Last year marked 25 years since the first Rap Grammy was awarded. From the jump, rap’s relationship between the Grammys hasn’t always been the friendliest one. In 1989 when the first Rap Grammys were handed out, the game's biggest names including DJ Jazzy Jeff & The Fresh Prince, Public Enemy, Kid 'n' Play, Slick Rick, and Salt-N-Pepa banded together and boycotted the awards in protest of the fact that none of the rap awards were being televised. 

Since then, in the last two and a half decades there have been 485 nominations and 92 awards presented in the six major rap categories. But was it our rap they were awarding or is the Academy's version of rap?

A rap purist might ask, “Where‘s the likes of a Scarface or Mos Def?” Invisible. Someone who grew up in the '90s might ask, “How about the groups like UGK or Mobb Deep?”  Nada. Contemporary rap fans might ask, “What about Kendrick or Nicki?” Shut out.  However, the Grammys put acts like Macklemore and Iggy Azalea front and center, smiling for the crowd with their pop records stealing all the shine from the artists diehard rap fans ride for.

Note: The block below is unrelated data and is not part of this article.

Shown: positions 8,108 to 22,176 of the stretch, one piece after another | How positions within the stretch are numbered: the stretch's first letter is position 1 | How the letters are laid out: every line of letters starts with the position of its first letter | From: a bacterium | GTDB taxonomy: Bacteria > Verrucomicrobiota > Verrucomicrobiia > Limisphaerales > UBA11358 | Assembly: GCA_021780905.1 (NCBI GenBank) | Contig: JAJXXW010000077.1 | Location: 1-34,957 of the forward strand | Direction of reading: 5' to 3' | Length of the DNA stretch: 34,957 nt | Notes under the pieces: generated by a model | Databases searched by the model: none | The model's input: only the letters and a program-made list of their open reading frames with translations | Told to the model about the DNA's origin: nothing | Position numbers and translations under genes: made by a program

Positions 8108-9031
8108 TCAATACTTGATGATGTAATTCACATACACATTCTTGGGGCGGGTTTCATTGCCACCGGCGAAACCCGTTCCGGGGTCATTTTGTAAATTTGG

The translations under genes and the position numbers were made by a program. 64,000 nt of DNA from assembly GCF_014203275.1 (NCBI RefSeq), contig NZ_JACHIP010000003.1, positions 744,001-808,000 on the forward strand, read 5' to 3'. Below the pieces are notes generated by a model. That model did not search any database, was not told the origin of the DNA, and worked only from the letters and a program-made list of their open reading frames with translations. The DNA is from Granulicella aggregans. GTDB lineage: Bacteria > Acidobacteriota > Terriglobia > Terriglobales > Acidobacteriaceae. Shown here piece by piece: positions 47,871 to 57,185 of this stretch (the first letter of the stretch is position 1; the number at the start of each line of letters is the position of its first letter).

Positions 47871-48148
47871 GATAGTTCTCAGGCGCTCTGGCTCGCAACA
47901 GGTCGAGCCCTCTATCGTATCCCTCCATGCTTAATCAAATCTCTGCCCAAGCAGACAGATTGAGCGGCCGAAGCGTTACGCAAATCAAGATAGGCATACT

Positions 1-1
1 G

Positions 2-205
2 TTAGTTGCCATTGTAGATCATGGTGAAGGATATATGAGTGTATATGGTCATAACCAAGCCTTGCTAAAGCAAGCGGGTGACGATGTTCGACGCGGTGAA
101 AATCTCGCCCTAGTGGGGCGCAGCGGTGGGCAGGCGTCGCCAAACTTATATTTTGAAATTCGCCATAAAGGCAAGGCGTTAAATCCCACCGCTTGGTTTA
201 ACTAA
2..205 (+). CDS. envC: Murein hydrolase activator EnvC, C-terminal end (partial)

We knew it was bad, but wanted to see how bad it really was. So we analyzed the Rap Grammys down to every last "shiny sippy cup" handed out since ’89 by pulling together data about every award given to every artist in every hip-hop category for every year since rap was introduced. Looking at the stats, it becomes clear that this isn't our version of rap, it’s the Academy’s version of rap. And even though the rap awards are usually televised, the Academy still treats rap the same way they did back in 1989. Don't believe us? See for yourself.